Stevinson Automotive dismissed 336 workers at six dealerships across metro Denver on Monday, according to filings made with the Colorado Department of Labor.
They include 93 workers at Stevinson Toyota West in Lakewood; 73 workers at Stevinson Toyota East in Aurora; 71 at Stevinson Lexus of Lakewood; 34 at Stevinson Lexus of Frederick; 33 at Stevinson Chevrolet West in Lakewood; and 32 at Stevinson Imports in Littleton.
Those layoff notices, made under the Worker Adjustment and Retraining Act, may represent only the tip of the iceberg in the auto retail industry. Tim Jackson, president of the Colorado Automobile Dealers Association, estimates that between 8,000 to 9,000 auto retail workers are at risk of losing their jobs.
“Our sales offices are completely closed down. We can only do online sales with home delivery,” Jackson said. “We can’t use all of the sales people because we can’t have the showrooms open.”
Dealerships can keep service bays and parts departments open, but even those are running at reduced capacity as households hunker down under a statewide shelter-in-place order that started on Thursday. Stevinson Toyota West, for example, let go of 14 lube techs and four parts drivers.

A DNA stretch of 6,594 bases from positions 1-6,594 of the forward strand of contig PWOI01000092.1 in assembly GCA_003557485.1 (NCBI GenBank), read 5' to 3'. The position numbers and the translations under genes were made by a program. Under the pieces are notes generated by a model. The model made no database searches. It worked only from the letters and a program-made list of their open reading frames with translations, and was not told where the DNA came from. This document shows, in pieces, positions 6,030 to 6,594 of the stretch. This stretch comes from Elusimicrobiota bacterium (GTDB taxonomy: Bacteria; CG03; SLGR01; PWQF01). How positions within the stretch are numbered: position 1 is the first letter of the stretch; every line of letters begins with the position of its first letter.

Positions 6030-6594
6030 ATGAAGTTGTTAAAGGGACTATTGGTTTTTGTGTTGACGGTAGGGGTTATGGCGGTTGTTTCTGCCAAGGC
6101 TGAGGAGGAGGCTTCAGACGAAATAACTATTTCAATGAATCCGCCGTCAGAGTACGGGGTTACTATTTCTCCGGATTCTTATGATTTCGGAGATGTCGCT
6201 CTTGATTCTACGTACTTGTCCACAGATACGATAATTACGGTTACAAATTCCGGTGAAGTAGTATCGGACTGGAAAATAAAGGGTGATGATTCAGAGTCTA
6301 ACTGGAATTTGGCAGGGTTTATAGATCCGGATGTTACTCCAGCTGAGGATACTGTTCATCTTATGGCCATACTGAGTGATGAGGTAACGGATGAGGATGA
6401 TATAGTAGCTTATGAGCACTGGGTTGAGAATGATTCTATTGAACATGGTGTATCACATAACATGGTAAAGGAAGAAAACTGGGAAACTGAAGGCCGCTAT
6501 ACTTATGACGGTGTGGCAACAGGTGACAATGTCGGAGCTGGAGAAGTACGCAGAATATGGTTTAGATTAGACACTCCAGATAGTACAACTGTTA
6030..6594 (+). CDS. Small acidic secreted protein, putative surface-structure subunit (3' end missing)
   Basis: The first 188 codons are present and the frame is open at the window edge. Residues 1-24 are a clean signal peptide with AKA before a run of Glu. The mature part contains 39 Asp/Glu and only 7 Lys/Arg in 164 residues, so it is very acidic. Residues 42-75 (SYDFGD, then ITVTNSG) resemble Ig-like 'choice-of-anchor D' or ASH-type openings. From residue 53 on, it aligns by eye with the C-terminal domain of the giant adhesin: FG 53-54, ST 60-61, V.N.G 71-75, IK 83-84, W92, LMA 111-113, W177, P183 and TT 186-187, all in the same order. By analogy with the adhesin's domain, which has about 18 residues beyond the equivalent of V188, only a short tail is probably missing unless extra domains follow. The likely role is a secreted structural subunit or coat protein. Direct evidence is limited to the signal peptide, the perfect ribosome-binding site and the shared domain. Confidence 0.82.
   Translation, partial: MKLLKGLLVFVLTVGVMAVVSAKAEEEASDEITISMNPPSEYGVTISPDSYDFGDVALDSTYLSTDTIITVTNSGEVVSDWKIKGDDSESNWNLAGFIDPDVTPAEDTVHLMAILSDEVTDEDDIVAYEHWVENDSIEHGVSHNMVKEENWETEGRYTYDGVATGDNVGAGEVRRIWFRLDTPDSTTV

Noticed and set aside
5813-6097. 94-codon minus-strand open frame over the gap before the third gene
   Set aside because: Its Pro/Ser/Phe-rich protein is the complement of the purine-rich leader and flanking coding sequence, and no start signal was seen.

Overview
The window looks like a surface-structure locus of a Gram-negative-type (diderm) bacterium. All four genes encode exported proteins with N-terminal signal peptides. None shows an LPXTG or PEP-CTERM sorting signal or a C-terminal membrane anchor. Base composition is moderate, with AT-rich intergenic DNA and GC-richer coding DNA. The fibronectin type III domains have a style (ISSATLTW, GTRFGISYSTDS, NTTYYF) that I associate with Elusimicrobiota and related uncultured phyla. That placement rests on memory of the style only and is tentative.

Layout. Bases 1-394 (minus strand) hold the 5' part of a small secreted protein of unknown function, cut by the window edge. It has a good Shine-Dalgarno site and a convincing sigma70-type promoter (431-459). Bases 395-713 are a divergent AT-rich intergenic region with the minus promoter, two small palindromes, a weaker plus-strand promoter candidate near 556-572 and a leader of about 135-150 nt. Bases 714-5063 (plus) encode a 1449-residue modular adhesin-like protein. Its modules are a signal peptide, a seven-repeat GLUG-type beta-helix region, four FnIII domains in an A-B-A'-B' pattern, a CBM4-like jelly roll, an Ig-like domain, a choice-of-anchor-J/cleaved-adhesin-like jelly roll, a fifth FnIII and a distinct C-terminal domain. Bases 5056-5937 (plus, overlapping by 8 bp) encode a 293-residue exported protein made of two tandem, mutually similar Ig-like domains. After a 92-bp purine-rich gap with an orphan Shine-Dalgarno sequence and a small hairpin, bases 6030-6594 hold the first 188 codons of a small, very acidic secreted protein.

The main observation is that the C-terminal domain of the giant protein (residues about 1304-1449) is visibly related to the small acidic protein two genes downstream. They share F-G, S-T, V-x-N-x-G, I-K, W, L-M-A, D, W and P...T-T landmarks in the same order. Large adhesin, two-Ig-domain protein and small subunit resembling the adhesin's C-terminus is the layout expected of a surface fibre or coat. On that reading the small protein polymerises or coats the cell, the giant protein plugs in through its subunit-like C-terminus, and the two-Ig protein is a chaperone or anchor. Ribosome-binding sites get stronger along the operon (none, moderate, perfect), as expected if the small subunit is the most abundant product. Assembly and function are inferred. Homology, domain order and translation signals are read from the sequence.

When China shut down its economy to contain the novel coronavirus, auto sales dropped 92% in February, Jackson said. And while restrictions aren’t as extreme in the U.S., auto sales are expected to be down significantly.
They were already soft heading into the year, with new vehicle registrations down 2.8% from 2018, the first annual decline in three years, according to CADA.
The Coronavirus Aid, Relief and Economic Security or CARES Act passed last week contains something called the Paycheck Protection Program that allows small businesses with 500 or fewer employees to obtain a loan of up to 2.5 times the monthly payroll.
Portions of that loan, which carry an interest rate of 4%, can be forgiven if the proceeds are used to keep workers employed. Jackson said Stevinson Automotive had more than 500 employees and didn’t qualify. But his hope is that smaller dealerships will take advantage, allowing them to have staff in place to deal with pent-up demand whenever the economy reopens.
Other WARN notices posted on Monday were for the Embassy Suites & Hilton Garden Inn in Boulder, which informed the state it was letting go of 126 workers last Friday, and the Holiday Inn Denver East Stapleton, which said it had dismissed two dozen people. Welk Resorts, which operates timeshare properties in Breckenridge and Vail, said it had laid off 29 workers as of March 20.
They join a growing list of hotels and resorts the state that have either shut down or trimmed staff significantly due to lower occupancy because of the outbreak.
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